It’s so different from Europe, with little and large oddities. Canadians are so refreshingly friendly. Everyone says ‘Good morning,’ or ‘Hello,’; a lot of people are curious about us and aren’t shy to ask; there’s absolutely NO bias against our Bulgarian plates; we’ve had more help than we can count already, from strangers; and they’re wonderfully chatty.
In Ontario, if you want to visit any wildlife refuge/reserve, you’ve got to get a permit. Nobody really walks anywhere, and in some places it’s absolutely impossible. Everything looks like a short trip on the map, but the reality is driving on. And on. And on. Ha.
It’s also a lot of too-too in some ways. The drinks, the portions, the 10-for-1 are a little overwhelming. Oh, and you can only buy beer and wine from specialized shops, plus having an open container (even if parked and sitting in the van) is illegal.
Those are all minor things. The people and the countryside have really impressed us, much more than expected. It’s a beautiful country and we’re back on track. Excited to have our next North American adventure!
As always, thank you so much for being part of our journey. It inspires us. Grin.
-Mel, Armando, Ziggy and Mork
If you want to see another kind of strange canadians don’t miss Quebec.
Don’t forget you English-French dictionary….
Unfortunatly because of difficult circumstances we miss it, but we’ll be back for sure!
Hello and welcome to Portage La Prairie Manitoba Canada. I noticed your caravan this morning at the coffee shop. Tim’s. I didnt want to intrude and didnt know what id ask or say anyways. True Canadian. I thought id give you some insite as to where you are. We are located in the bottom of a glacial lake. Lake Agassiz which when you travel west you will travel up the receding banks before Brandon. Lake Manitoba and Winnipeg to the North are whats left.
The towns name is from the indians and travelers hauling freight and supplies from the Assiniboine River to the South to Lake Manitoba to the North. French – Portage La Prairie. Southern Manitoba is a rich agricultural area and Portage due to shallow rivers and lakes flooding over the decades is a big vegetable producer. Our diverse population is european immigrant farmers of old (German Ukrainian Icelandic etc) A First nations, first settlers population. Also of late a Mexican Mennonite population sponsered in by our strong Southern Manitoba Mennonite groups. We also have East Indian, Pakastani and Phillipines people coming here for work opportunities. We have some Sirian refugees as well.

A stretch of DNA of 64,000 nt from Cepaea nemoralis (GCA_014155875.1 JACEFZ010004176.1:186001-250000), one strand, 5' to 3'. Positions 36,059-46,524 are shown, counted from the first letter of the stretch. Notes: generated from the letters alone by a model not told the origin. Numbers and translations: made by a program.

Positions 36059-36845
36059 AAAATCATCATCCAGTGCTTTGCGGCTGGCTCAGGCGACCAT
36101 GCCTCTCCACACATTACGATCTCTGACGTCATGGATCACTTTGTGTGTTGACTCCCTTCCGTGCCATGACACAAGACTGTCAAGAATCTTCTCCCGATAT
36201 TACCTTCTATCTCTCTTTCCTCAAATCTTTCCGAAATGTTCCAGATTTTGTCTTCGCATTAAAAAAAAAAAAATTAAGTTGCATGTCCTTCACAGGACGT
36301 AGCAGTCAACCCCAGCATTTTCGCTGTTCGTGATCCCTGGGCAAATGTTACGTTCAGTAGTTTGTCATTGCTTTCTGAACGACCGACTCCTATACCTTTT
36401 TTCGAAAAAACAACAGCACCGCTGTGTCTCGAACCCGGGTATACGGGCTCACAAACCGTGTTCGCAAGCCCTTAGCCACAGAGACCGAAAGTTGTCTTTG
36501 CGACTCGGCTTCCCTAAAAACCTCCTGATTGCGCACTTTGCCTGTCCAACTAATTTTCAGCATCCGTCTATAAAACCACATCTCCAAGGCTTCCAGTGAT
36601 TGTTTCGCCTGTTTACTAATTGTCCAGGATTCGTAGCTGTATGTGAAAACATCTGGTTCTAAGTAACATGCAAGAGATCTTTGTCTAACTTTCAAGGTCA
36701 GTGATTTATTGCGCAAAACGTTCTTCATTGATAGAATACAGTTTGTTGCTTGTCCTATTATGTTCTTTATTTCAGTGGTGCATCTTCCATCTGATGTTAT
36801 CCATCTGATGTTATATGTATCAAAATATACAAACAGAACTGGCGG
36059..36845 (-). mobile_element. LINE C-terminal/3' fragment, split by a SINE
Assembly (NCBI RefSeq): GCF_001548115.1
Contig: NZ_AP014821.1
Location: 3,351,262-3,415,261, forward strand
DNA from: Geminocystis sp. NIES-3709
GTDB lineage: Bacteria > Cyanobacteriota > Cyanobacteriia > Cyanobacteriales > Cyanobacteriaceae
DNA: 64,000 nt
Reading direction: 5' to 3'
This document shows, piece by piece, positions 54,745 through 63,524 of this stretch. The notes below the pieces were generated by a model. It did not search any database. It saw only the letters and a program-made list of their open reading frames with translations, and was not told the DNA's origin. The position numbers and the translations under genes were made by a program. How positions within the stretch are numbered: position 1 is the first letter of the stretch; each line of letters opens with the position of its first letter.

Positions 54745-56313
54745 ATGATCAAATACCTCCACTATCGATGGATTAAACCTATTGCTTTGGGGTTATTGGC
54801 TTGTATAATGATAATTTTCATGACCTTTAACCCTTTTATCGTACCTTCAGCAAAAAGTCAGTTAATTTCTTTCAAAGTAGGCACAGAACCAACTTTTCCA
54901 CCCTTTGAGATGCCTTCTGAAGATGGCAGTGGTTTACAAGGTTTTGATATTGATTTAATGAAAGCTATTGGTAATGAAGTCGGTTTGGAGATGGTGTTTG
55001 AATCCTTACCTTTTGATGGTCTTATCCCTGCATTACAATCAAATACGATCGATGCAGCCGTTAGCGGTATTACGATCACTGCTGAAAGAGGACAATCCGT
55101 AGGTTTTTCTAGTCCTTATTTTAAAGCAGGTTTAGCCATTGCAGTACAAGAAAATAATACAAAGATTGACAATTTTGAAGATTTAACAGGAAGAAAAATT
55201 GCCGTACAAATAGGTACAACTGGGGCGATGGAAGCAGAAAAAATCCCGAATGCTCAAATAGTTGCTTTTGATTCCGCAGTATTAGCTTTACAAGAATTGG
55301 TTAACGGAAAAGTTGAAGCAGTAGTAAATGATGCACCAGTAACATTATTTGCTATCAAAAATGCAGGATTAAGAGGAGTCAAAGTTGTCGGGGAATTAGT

Canada is diverse and there is quiet smaller discriminations, we are a melting pot of Nationalities.
So on a Beautiful Saturday Morning the local population is either farming, getting their yards ready for winter or at the Hockey rink ( the community hub of most small Canadian towns). Lol.
Have a most plesant stay in Canada. And if you have any questions of where u are headed let us know. Weve traveled our west. Its flat (watch your dog run away for three days flat), Till you hit the Mountains. Sorry, i hope this was interesting. Bill Blanchard
Hi Bill. Wow, what a nice surprise to get your message today! It was very helpful and informative, we appreciate it. It’s a beautiful area around Portage La Prairie and we enjoyed the surroundings, especially with the fall colors coming out and the geese gathering. We’re heading toward Brandon today, so we’ll keep an eye out for some of your tips. Thank you much for taking the time to write us and wishing you a wonderful Sunday (a bit of rain and all). 🙂 Mel and Armando (+ Ziggy, our dog)